In United States v. Ali, (3d Cir. Nov. 27, 2007), the Third Circuit reversed probationary sentences in a fraud case, in which defendants Faridah Ali and Lakiha Spicer obtained federal money allocated to a community college to fund an adult education program. The Third Circuit held that the district court erred in its initial Guidelines calculation, that it relied on inappropriate factors for the downward departures, and that the resulting sentences were unreasonable, and thus vacated the sentences and remanded for resentencing.
The Third Circuit determined that the district court erred under step one of the sentencing process, the Guidelines calculation, because it rejected a preponderance standard for the loss calculation in favor of a reasonable doubt standard in Ali’s case and, further, failed to specify an estimate of the loss amount. The district court ultimately assessed a 15-21 month Guideline range (level 14, category I) for Ali, whereas Probation had calculated a 41-51 month range (level 22, category I). The Court also rejected the argument that the preponderance standard as applied to the sentencing calculations raised concerns under the Fifth or Sixth Amendments.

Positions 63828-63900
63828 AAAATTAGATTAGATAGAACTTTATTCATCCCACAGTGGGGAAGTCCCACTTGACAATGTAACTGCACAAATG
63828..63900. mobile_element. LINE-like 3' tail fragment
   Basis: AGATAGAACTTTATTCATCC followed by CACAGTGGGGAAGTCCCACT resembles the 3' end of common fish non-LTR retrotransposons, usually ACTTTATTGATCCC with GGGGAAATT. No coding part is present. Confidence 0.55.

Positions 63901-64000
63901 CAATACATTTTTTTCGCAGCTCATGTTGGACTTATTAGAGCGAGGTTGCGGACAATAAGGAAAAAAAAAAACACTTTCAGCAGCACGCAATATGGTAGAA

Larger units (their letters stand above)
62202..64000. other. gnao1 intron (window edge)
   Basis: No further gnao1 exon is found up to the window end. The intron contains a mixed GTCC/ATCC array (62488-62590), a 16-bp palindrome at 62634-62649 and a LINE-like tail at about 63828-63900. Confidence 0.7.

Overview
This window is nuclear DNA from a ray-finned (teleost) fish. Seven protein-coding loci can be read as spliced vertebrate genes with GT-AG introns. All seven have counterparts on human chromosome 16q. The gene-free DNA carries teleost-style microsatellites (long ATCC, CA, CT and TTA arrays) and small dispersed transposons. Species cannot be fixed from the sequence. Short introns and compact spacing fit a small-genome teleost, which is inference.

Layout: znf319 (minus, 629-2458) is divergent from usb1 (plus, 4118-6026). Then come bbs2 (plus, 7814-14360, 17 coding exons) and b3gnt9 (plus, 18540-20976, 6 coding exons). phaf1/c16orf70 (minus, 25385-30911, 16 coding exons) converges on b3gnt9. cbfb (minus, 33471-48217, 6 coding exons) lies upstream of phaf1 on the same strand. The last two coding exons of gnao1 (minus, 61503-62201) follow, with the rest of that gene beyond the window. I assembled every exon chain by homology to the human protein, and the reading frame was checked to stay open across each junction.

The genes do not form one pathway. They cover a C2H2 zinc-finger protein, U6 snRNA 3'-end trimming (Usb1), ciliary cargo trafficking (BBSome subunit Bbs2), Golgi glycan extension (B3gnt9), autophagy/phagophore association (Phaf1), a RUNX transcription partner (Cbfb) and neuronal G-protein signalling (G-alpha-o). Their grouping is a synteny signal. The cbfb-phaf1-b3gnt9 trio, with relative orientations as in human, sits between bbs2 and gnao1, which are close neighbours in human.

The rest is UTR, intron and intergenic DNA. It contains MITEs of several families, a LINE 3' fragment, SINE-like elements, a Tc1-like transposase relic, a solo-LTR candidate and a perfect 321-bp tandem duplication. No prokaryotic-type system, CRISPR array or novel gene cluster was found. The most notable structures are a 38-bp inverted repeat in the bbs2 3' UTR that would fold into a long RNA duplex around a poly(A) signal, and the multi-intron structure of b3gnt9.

With respect to departure determinations under step two, the Third Circuit determined that the district court erred in granting downward departures on the following grounds: (1) good works and community support; (2) lack of initial intent to defraud; (3) Spicer’s minor role; and (4) the "exculpatory no" doctrine in Spicer’s case. The Court also found the district court’s analysis under step three of the sentencing process to be flawed because it was unable to meaningfully consider the recommended Guidelines range as required by § 3553(a)(4), given that its error at step one and its flawed departure analysis in step two tainted step three.